Now add the butter and vanilla extract to the pot but do not stir them in!
The heat alone will take care of melting the butter and we will incorporate it later. For now, just let the mixture cool for 15 minutes… This will ensure the perfect crystallization of the sugar, resulting in a smooth and creamy, melt-in-your-mouth candy.
Now for the next step, you are going to have to use your eyes and your own judgement. What you want to do at this point is beat some air into that syrup and bring it down in temperature some more, but unfortunately, I can’t even give you a clear indication as to exactly how long it will take for the syrup to get to exactly where it has to be. It’s just never the same…
Hopefully the pictures and descriptions will help…
Basically, you’ll need to beat your syrup with an electric mixer on medium speed until the sugar mixture gets thicker, lighter, looses most of its sheen and STARTS to show signs of crystallization.
It should take ABOUT 5 minutes… but that’s totally ball park!
At first, the syrup will be a somewhat dark, glossy caramel color, but you’ll see that it’ll soon start to get lighter in color. The more air you beat into it, the lighter the syrup will get, and then it’ll start to get thicker, too. The swirls will keep a much more well defined shape as the beaters turn into the mixture…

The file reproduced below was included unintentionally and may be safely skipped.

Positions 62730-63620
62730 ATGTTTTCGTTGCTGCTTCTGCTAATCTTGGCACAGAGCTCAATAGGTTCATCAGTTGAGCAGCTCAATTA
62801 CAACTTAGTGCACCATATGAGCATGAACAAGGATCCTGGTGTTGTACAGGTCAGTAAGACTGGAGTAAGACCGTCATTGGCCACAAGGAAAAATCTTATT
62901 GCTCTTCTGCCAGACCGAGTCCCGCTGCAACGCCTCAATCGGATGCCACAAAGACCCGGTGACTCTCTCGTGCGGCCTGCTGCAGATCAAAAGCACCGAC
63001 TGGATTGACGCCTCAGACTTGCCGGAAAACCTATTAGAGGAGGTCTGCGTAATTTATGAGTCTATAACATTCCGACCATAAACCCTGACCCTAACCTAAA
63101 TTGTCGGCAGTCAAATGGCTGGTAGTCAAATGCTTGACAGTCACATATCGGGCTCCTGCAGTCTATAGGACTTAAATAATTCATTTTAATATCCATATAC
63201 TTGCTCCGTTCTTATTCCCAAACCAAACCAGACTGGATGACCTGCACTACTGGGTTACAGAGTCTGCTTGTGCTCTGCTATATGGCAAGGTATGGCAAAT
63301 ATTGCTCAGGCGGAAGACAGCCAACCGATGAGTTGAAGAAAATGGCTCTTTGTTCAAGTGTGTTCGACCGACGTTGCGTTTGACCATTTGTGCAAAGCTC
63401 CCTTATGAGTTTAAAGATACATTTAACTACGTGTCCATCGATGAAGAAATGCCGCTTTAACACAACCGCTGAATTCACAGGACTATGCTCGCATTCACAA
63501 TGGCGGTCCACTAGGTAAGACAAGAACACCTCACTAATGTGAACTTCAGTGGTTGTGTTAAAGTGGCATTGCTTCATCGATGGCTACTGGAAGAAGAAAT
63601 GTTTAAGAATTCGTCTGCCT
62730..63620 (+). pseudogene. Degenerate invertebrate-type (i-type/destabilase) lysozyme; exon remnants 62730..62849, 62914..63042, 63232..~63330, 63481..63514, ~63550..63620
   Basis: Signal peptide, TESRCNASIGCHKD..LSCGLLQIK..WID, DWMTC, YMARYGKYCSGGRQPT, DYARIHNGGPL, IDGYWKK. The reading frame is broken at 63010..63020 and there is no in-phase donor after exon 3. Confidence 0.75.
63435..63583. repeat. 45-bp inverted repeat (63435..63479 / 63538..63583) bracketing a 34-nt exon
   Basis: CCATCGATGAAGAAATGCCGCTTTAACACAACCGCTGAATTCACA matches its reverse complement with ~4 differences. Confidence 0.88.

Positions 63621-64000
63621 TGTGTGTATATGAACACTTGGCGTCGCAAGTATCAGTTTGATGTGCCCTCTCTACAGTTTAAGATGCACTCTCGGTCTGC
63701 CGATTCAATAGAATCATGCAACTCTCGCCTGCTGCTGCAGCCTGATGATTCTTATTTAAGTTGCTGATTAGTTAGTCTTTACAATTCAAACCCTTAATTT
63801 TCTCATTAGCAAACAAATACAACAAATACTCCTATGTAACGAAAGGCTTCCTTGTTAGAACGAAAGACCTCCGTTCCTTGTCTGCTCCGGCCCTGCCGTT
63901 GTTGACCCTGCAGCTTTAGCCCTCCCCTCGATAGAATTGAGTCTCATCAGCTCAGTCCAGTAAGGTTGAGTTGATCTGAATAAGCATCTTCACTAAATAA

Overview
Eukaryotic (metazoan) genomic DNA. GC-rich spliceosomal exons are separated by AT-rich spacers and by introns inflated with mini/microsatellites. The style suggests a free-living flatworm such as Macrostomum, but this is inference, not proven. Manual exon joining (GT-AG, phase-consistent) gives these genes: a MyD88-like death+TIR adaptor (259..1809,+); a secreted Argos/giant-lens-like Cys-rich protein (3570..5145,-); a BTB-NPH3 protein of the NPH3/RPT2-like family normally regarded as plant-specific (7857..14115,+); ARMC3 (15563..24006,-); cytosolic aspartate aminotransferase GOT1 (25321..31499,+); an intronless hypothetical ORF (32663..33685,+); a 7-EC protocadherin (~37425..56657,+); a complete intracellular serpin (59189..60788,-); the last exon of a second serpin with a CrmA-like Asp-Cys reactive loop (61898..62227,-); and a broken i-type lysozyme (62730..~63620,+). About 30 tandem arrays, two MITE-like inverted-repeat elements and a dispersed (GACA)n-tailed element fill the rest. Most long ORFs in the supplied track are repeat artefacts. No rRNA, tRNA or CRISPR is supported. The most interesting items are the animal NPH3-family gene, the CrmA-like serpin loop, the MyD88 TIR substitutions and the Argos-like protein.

Eventually, you should be able to sense that the sugar crystals are starting to form. The change in consistency is very subtle, but if you look closely, you’ll be able to see and feel it… The mixture will be much thicker and will have lost most of its sheen.
At this point, it’s imperative that you don’t overbeat the syrup, otherwise it will start to solidify directly in the pot and you’ll have a very hard time performing the next steps. And then your finished Sucre à la Crème will be dry and crumbly. Again, no bueno.
Once it’s reached the right consistency, promptly pour the thick sugar syrup into the prepared pan…
And then delicately spread it all the way to the edge. Place this in the fridge until completely set, about 2 to 3 hours.
Once set, carefully lift the Sucre à la Crème from the pan by pulling on the parchment paper and then cut it into 36 squares (or more, or less, depending on how big you want your squares to be) with a sharp knife.
Keep the finished candy in a cool dry place in an airtight container for up to a few weeks. Or hours, if you’re anything like me…